This has not been the ACCC’s experience.

Rather, we see that the provisions have provided the capacity to address, with some objectivity, issues that go to competition and efficiency.

Indeed, we see many areas where the new UCT provisions can be made more effective.

For example, there is logic in the UCT provisions attracting penalties; the definition of a standard form contract could be improved; we should have the ability to use our information-gathering powers to enforce these laws (but do not); and the small business thresholds may need review.

The ACL review has already looked at some of these aspects but as issues arise in enforcing this law, we will raise them with the Government; it is too early to yet do so.

Often small businesses complain about their treatment from large businesses. Our experience with the UCT laws is that often they have very good reason to do so.

As I said earlier, I believe the CCA has a key role in achieving fairness, although it is not a competition theory of harm, and never will be.

First, competition drives firms to win by lowering prices and innovating; the accumulation of market power goes in the opposite direction.

Second, only if consumers are not misled can markets function effectively.

More importantly, however, the CCA can often deal with situations that consumers simply see as unfair, whether such a sentiment is in the law or not.

I believe the accumulation of bad behaviour by some companies that the ‘common person’ sees as unfair has a key role in driving populism.

Also, in my view economic efficiency and fairness are often in lockstep.

2. 2018 will be a great year for competition

The year 2017 will be remembered as the Year of Harper, although the Harper amendments were really the culmination of many years of effort to recalibrate and update Australian competition law.

Perhaps the key changes are three:

  • amending the misuse of market power provision to introduce a substantial lessening of competition test to determine whether a business with a substantial degree of market power has misused that power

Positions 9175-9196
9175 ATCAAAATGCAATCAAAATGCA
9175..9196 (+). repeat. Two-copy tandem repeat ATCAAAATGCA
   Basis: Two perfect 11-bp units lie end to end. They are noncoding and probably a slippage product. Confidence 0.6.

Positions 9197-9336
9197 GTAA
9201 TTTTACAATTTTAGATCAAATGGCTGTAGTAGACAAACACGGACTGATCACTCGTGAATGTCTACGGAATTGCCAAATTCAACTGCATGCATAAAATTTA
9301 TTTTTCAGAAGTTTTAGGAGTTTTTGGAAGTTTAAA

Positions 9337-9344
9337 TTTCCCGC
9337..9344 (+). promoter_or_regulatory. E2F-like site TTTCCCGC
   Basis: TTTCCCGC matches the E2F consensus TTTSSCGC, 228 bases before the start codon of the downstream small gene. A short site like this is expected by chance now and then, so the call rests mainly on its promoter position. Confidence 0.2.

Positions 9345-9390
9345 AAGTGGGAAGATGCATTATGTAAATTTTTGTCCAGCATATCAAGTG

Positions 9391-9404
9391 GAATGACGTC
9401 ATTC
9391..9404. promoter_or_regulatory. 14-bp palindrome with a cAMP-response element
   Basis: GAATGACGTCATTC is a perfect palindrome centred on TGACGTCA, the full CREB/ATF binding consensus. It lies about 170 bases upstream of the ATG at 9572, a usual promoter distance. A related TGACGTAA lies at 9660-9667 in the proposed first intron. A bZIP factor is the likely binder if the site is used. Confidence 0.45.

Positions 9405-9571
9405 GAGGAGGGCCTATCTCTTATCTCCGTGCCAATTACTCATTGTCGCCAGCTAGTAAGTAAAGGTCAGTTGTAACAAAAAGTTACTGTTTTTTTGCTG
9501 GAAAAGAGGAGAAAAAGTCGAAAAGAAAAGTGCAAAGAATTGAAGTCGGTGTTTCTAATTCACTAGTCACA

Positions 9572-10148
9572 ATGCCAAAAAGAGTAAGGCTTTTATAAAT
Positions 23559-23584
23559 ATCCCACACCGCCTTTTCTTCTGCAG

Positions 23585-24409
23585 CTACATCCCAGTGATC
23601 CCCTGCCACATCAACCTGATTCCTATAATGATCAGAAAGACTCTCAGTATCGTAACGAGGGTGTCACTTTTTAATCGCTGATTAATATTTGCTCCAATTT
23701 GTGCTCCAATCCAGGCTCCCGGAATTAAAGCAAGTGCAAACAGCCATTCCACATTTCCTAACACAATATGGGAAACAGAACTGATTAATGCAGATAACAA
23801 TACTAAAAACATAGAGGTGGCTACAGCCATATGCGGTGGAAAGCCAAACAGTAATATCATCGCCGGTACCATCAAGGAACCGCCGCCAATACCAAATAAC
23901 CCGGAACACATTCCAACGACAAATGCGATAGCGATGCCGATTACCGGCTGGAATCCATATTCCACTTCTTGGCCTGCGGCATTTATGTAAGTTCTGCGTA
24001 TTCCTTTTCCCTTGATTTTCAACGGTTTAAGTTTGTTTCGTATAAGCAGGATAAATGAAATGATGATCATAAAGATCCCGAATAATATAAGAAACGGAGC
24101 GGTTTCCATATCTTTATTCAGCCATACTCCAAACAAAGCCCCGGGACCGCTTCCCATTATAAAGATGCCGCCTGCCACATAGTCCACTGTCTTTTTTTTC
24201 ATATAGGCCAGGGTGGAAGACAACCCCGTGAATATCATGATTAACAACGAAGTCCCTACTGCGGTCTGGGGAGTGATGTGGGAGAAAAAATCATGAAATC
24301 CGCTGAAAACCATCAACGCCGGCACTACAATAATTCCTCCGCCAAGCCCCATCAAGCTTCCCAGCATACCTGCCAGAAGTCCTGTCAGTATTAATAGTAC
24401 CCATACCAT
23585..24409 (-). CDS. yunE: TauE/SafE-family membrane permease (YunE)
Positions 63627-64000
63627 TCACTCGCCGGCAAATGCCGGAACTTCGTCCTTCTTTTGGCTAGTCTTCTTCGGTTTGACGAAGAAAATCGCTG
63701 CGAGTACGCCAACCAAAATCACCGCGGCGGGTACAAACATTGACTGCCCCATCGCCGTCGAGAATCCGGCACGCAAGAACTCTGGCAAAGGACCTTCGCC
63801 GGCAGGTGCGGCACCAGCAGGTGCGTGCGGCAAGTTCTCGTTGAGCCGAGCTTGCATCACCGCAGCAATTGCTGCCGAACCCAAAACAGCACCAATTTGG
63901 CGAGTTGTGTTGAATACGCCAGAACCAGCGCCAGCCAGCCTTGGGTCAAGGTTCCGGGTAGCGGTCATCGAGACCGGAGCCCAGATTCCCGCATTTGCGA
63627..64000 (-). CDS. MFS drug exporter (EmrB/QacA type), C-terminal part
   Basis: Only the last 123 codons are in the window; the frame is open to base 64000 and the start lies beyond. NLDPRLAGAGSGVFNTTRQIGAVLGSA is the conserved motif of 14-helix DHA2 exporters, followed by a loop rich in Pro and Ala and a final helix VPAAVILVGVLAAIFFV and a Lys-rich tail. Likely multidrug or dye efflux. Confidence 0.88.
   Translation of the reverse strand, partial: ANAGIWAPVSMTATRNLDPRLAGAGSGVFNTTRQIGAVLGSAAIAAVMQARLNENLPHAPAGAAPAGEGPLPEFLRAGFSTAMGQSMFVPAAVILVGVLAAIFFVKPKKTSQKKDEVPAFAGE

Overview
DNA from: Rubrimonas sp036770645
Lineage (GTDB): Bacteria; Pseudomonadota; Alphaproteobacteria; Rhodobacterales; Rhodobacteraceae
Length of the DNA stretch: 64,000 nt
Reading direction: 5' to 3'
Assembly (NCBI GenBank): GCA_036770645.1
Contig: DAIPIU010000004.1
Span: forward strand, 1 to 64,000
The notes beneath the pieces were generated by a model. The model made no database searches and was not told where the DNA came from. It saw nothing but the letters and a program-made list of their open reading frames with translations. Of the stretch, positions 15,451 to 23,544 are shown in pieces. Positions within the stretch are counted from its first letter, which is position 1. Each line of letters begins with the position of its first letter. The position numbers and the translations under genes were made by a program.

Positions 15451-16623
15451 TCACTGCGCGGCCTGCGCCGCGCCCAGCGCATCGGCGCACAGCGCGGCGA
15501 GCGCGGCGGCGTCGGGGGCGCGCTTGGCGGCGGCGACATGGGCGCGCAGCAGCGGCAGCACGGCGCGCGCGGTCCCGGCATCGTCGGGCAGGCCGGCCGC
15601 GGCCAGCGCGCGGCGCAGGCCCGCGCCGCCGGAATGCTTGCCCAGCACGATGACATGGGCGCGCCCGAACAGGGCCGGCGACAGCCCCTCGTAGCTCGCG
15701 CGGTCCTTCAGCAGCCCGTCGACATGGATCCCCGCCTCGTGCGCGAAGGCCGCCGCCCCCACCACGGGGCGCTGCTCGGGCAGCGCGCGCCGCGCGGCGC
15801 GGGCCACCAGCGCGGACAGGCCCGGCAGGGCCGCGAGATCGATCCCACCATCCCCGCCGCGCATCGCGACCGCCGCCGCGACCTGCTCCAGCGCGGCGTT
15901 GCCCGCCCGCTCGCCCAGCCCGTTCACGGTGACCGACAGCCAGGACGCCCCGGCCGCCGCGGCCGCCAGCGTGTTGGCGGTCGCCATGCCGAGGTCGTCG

• introducing a prohibition against concerted practices that substantially lessen competition
  • amending the merger authorisation test and making the ACCC the first instance decision maker on applications for merger authorisation.

To accompany the reforms the ACCC has released interim guidelines on each of these topics, and provided an opportunity for consumers, businesses and other interested stakeholders to provide their feedback to the ACCC.

To accompany the first two changes, we have formed an SLC Unit to investigate claims of a substantial lessening of competition.

That unit of ten dedicated competition investigators is focussed solely on substantial lessening of competition work. It will initially be directed to investigate cases under the reformed section 46 and the concerted practices provisions.

It is also coordinating all our initial assessments of competition allegations and has responsibility for finalising our guidelines on misuse of market power and concerted practices.

We expect the SLC Unit will be a catalyst for the reinvigoration of our competition investigations and enforcement work. Intensive investigations will be concentrated and timely, as the SCL Unit’s key role will be to simplify rather than complicate the theories of harm which underpin our enforcement action. This will lead to quicker outcomes, whether in court action or a decision to take no further action.

The changes to Section 46 and the introduction of a concerted practices provision were both clearly needed.

For example, the old Section 46 saw us powerless to deal with a range of behaviour by powerful firms in many parts of the value chain who were stopping their competitors competing on their merits. In addition, I believe the recent egg attempted cartel case that we lost demonstrates clearly why the concerted practices laws were way overdue.

Both of these changes will see more SLC cases taken and the Australian economy will be the better for this.

In the mergers context, the Harper amendments simplified the options available to merger parties to get their deal assessed.

Now parties have the choice of informal clearance, as they did before, or merger authorisation either on competition or net public benefit grounds.